Loose lead walking and body language
Loose lead walking has three pieces of criteria:
The dog walks on a loose lead with no tension,
The focus is on the owner,
Walking beside their leg.
Dogs read body language
The trouble is as soon as we start moving forward dogs who read body language as their primary method of communication, take this as a cue for the direction that we're heading, and they pull ahead in that direction because they walk quicker than us. So, we need to find a way of training them in incremental steps to teach our dogs what need to do to match our pace and meet our loose lead walking criteria.
Step one eye contact.
Why? In dog trainer terms, eye contact is a mutually exclusive behaviour.
Put simply, if a dog is looking at focus at the owner, they can also be staring ahead, pulling like a train!
If you've got the dog's attention, you've opened a communication channel which is a good foundation for the rest of the training.
Step two loose lead
We support the dogs with our body language by turning into towards them and creating a connection.
Formula: step(s), say “good” and reward to their mouth.
- Start by taking 1 step backwards,
- With each success travel further before saying good and rewarding.
- Continue up to 10 paces.
Repeat steps 1-3 but walk sideways instead.
Once you can do 10 x steps sideways for one reward without any sniffing or pulling, this is where we add in the final layer of criteria.
Walking beside your leg.
You know if you play ball with a dog, they start to hang out where they think the good stuff's going to drop? Well, this sort of reward hotspot is what we can create by always delivering the reward in line with your trouser seam.
Formula: step(s) forward, say “good” and drop your hand quickly to in line with your trouser seam where the dog can take the reward.
A quick movement creates a stop for your dog so they can start to get an idea of where it will be rewarding for them to be.
Continue this formula up to 10 paces, just as we did when we were supporting the dog with our body language.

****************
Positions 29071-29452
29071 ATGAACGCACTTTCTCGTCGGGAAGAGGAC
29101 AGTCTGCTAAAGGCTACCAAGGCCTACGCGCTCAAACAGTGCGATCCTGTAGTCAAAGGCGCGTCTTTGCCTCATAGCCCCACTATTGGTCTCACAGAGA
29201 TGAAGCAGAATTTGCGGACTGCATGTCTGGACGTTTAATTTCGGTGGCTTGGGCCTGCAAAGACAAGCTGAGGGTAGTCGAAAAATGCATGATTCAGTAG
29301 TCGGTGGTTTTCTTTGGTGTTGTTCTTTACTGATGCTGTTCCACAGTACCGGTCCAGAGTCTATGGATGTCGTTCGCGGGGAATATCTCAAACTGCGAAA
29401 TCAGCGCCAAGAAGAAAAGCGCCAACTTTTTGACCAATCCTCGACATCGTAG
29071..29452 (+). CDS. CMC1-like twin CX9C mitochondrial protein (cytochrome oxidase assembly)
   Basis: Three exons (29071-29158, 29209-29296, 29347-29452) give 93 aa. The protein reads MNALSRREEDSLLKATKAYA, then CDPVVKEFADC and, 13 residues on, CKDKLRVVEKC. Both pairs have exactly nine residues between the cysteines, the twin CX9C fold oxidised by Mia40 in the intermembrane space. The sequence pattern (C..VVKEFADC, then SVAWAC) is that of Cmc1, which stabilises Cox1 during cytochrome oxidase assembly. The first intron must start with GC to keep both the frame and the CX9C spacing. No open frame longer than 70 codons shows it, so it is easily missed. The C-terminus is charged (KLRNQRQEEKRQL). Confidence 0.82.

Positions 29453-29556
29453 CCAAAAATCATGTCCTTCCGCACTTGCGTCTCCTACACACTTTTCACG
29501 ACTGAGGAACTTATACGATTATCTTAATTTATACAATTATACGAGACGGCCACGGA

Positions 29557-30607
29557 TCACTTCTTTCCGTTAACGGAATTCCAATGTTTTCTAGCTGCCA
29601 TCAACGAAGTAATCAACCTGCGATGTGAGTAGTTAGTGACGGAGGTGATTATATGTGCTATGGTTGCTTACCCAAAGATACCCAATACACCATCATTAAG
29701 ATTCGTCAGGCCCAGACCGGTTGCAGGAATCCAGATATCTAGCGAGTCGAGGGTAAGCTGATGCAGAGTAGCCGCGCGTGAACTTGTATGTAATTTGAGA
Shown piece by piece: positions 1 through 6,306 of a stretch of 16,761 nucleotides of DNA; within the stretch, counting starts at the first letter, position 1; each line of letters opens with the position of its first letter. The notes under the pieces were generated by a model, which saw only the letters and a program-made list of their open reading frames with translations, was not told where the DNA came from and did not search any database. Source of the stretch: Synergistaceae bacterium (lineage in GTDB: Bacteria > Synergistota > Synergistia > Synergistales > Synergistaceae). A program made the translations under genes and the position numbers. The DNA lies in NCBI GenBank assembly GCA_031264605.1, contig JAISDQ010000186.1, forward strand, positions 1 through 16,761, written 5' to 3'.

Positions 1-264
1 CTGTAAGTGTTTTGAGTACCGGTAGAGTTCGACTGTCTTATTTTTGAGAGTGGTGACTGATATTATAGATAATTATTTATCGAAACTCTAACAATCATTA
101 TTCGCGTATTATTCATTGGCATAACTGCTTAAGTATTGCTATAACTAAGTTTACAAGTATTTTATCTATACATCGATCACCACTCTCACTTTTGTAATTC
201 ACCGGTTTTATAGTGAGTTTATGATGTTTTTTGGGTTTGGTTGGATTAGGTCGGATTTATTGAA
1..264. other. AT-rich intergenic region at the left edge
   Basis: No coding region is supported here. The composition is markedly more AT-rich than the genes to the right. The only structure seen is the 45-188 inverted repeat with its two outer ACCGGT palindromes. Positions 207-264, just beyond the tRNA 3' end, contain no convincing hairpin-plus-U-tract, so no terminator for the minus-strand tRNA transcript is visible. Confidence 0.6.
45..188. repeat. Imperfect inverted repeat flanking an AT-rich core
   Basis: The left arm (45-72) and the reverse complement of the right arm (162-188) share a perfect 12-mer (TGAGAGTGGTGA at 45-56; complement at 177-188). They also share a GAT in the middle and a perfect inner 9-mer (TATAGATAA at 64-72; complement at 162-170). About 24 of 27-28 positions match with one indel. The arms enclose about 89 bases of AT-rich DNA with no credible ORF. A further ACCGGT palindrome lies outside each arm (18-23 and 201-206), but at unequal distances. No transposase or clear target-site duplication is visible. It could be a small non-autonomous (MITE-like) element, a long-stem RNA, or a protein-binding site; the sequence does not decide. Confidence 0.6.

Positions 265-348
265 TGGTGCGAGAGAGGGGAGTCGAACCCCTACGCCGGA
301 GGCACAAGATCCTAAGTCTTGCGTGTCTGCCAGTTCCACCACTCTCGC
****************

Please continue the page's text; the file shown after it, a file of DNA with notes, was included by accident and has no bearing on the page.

If the dog fails (e.g. sniffs or pulls) at all use an obedience style heelwork ‘finish’ to bring them back to the heel position so you've got a rewardable behaviour and then carry on with your forward motion.
Focus on quality, not quantity.
If you usually walk your dog for 20 minutes, not covering a lot of ground but focusing on training can be more valuable than a 20-minute walk around the block.
It doesn't matter how far you go, they're still going to have been out the house and had the same mental stimulation
For the next 7 days start rewarding what you want on walks with treats your dog loves.
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About the author: Hi 👋 I’m Emma, accredited as a professional dog trainer by the Institute of Modern Dog Trainers (IMDT). I help owners of energetic dogs achieve the dog-owning life they envisioned by providing robust obedience & agility training for dogs across my two venues in Balsham and Barton, near Cambridge.
Disclaimer: The content of this article does not include personalised advice and is for information purposes only. If you need individual advice or other enquiries please click here to get in contact or if you're not local to Anglian Dog Works, you can find a trainer in your area by going to the IMDT website: https://www.imdt.uk.com/find-a-qualified-imdt-trainer